Finding old vintage knives, or go with the new?

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tooth
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Finding old vintage knives, or go with the new?

Post by tooth » Tue Feb 18, 2014 05:48

I'm into old stuff, especially buying tools. It seems like most things made long ago are still functioning, whereas everything made today is made to break and throw away quickly.

Do you guys prefer old butcher knives over new due to quality and price, or do you spend a lot of money for the new fancy ones? If you're into the old ones, where should I look for more info on quality vintage knives?
ssorllih
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Post by ssorllih » Tue Feb 18, 2014 06:00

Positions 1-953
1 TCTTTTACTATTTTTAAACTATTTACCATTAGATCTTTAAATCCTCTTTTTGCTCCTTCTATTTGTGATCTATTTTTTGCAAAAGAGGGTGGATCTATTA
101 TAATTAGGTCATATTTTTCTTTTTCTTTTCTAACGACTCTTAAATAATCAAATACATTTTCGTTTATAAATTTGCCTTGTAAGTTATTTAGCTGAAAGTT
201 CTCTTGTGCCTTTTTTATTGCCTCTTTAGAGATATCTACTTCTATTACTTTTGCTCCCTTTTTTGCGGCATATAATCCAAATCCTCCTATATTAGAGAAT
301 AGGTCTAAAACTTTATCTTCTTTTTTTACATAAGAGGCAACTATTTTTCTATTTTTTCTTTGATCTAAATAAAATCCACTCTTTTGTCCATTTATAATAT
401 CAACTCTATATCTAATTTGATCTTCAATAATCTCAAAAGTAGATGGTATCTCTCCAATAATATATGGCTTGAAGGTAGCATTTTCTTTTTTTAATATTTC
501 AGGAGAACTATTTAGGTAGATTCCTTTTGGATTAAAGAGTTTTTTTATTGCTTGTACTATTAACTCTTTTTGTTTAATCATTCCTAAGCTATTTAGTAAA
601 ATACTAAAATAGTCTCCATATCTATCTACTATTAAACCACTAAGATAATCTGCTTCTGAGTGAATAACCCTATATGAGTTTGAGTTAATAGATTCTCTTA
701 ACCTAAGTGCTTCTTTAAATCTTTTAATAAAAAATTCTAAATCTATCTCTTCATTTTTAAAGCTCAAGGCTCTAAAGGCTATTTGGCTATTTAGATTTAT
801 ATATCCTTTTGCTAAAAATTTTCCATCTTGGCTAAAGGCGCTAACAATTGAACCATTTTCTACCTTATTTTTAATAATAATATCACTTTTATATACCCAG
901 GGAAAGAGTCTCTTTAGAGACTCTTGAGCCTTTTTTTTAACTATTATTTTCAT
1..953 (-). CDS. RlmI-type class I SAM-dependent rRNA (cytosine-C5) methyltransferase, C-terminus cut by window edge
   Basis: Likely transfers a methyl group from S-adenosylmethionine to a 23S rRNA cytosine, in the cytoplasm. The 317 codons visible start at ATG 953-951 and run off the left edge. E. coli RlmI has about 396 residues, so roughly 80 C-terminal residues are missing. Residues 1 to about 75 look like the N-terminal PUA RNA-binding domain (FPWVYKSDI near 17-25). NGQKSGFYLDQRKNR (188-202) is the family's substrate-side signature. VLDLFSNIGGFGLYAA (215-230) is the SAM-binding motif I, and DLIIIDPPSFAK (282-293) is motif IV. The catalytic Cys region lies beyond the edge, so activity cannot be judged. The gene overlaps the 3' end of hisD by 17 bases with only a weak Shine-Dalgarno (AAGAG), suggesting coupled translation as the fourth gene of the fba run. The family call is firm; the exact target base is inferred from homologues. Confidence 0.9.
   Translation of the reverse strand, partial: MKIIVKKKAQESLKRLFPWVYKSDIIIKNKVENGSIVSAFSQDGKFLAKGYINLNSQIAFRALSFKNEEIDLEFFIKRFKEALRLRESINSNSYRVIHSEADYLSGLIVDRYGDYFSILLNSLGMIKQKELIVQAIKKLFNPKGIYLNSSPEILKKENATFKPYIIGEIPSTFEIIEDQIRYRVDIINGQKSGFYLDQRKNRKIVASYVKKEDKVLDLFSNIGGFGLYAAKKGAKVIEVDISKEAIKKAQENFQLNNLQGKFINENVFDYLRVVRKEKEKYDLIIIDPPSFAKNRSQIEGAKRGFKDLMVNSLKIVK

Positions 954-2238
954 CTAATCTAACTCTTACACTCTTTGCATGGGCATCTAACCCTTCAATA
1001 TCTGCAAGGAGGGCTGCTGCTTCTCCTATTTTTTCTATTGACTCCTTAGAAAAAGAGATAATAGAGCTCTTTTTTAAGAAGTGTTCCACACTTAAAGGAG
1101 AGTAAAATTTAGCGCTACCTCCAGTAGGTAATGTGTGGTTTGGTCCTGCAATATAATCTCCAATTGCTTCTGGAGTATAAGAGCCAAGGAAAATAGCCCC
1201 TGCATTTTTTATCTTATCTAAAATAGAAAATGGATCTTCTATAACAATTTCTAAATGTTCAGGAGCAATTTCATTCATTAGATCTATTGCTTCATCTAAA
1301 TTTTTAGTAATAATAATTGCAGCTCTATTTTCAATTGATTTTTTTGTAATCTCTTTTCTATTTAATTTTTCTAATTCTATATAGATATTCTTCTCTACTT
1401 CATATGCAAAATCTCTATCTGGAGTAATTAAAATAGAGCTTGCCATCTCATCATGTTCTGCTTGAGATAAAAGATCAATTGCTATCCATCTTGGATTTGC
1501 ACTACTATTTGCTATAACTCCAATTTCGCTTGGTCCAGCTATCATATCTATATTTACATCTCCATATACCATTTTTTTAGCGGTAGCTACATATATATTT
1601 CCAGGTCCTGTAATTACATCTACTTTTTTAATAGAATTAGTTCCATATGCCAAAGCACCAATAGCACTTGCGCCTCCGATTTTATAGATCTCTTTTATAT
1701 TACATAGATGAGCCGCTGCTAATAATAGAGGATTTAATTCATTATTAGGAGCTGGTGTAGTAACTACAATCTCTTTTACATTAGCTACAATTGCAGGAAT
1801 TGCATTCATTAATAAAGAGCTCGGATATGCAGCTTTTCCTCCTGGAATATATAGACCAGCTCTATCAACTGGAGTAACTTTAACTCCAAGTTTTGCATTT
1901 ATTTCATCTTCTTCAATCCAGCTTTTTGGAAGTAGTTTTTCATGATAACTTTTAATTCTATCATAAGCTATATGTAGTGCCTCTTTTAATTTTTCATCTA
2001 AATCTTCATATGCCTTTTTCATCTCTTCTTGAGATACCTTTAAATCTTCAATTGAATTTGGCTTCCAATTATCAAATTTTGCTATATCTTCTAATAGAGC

Some of my knives are old case brand and some are Chicago cutlery and some are Imports from far away places with strange sounding names. If they will take and hold an edge I keep them if not I dump them.
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unclebuck
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Post by unclebuck » Tue Feb 18, 2014 13:11

I have a set of Henckels knives, including an 8" chef, 6" chef, 10" slicer, 6" boning knife, 4" paring knife, bread knife, & a serrated tomato knife and a steel that have been handed down to me from my father. My grandmother got them a a wedding present in the early 1900's. They came to Canada with her in 1928 and now I get to treasure them. I believe the quality is as good or better than what one can get in a Henckels product today, or for that matter any other.
"What can't be smoked can't be eaten."
tooth
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Post by tooth » Tue Feb 18, 2014 13:45

I have a set of new Henkels that I got a few years ago as a wedding gift. I like them a lot, but I think I'm going to look at getting some older ones to see how the steel compares.
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Shuswap